High-end action-camera company GoPro (NASDAQ:GPRO) has had a difficult couple of years with declining revenue, a glut of inventory on retail shelves, and a sloppy product transition to the HERO5. With the stock down almost 90% in the last three years, investors are looking for some light at the end of the tunnel.
Brian McGee, GoPro's chief financial officer, sat down for an interview at the Citi 2017 Global Technology Conference in early September and talked about the company's then upcoming HERO6 launch, and why being on time was advantageous for customers, its retail partners, and the company's financial metrics.
On time and available for customers
Quite simply, the best benefit of having product available for launch is that customers can buy the product on day one. GoPro indicated this was the first time that the company would have achieved having a "truly global launch." GoPro generated buzz for the live launch webcast event called "The Moment" with a countdown timer on its website, invited press to the launch event, and even had a second event with Q&A for analysts. As judging by the replay of the Sept. 28 live video event having over 290,000 views on YouTube, the company succeeded in generating interest in its new product.
This launch wasn't on the scale of an iPhone release, but GoPro had the HERO6 in the hands of its partner retailers, distributors, Amazon.com, and its own website as promised. While initial sales numbers haven't been released, GoPro released a statement on Sept. 7 indicating that Q3 revenue would be on the high end of guidance, primarily driven by management's confidence with channel inventory in good shape for the HERO6 launch. The company is set to report earnings on Nov. 1.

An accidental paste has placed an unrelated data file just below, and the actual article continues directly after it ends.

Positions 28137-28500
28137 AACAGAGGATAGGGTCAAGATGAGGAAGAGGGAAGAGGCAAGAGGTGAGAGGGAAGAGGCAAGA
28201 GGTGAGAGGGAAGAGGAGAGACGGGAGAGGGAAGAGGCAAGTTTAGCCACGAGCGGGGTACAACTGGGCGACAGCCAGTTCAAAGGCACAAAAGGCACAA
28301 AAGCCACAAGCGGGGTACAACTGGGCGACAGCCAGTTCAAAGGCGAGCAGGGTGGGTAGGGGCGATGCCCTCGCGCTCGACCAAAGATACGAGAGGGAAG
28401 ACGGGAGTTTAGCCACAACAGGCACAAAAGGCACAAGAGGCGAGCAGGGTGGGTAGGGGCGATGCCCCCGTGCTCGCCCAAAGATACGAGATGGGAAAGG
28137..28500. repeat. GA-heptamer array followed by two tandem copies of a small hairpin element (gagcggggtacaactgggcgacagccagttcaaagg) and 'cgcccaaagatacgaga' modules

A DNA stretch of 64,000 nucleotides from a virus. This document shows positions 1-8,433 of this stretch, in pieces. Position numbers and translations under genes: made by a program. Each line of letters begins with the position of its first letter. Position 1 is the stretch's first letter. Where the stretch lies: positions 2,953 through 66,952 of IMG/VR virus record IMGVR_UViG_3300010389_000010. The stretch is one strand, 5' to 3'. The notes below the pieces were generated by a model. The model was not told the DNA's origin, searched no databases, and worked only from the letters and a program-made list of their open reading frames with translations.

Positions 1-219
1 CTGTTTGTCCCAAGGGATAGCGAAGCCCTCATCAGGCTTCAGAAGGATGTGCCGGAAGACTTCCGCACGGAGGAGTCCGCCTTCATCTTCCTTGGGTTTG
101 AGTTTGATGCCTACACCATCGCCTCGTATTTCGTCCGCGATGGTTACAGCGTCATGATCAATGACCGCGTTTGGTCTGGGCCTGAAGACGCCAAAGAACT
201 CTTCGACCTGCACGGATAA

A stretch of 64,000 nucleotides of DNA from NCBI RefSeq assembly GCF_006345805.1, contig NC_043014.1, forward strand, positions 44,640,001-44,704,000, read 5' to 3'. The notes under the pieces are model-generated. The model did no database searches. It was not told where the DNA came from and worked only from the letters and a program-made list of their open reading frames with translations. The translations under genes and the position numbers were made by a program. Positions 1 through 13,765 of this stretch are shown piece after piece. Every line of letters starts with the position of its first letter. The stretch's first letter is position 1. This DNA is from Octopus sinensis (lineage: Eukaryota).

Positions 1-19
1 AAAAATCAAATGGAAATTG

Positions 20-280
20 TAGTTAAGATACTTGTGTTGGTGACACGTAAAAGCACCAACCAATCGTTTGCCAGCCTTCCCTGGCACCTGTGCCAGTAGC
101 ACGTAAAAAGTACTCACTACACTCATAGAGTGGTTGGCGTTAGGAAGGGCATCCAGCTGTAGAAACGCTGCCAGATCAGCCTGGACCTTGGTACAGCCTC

Retail partners can help drive excitement
Having product in the hands of retail partners in advance of launch has another benefit for GoPro. McGee explained in the Citi global tech conference interview that retailers would help promote the product. " ... if we're on time with our retail partners and they have stock, they promote, they advertise and they're out there promoting us ... " he said.
This was a missed opportunity during the HERO5 launch in 2016 when production problems hampered supply. McGee said: "... we missed some of those trends last year by being late. And we missed the ads, and that really impacted revenue."
In an environment where supply is constrained like the HERO5 launch, it is a difficult situation for all parties. The manufacturer has to decide how to allocate a limited supply of product, and ultimately most all retail partners don't get the supply they want. It makes the retailer's job difficult with the uncertainty of supply and dealing with customers who just want to buy the product. Certainly this is not an ideal situation for anyone.
Being on time drives metrics a CFO just loves
Lastly, launching on time and having product on retail shelves in plenty of time for the holiday season should drive a number of financial metrics in the right direction. McGee indicated that it pulls revenue into Q3 and "enables us to derisk the business," meaning that the company is not solely dependent on having a strong Q4 to ensure the company achieves the annual projected revenue and profit targets.
Being on time also helps the company's cash flow and makes managing working capital easier. GoPro ended Q2 with $149.8 million in cash and marketable securities, which was the second-lowest cash position in the last nine quarters. Spreading out expenses over more than one quarter certainly makes it easier to pay the bills. McGee emphasized it helped the company manage all of its partner relationships, including its suppliers.
At the end of the Q&A with analysts on launch day, Nick Woodman, GoPro's CEO, took the time to thank his executive team and talk briefly about the business.
There's no heroics involved. We are running a simpler, more focused business. We really are doing fewer things better and that allows us bandwidth to really focus on what matters ...
Having an on-time global launch of a flagship product certainly shows that GoPro is focused on what matters. The company has done its part on designing a great product, getting it to market globally, and promoting it. Whether or not the HERO6 is a hit or a bomb, investors will just have to wait and see how the HERO6 is received by customers.
John Mackey, CEO of Whole Foods Market, an Amazon subsidiary, is a member of The Motley Fool's board of directors. Brian Withers owns shares of AMZN. The Motley Fool owns shares of and recommends AMZN and GPRO. The Motley Fool has a disclosure policy.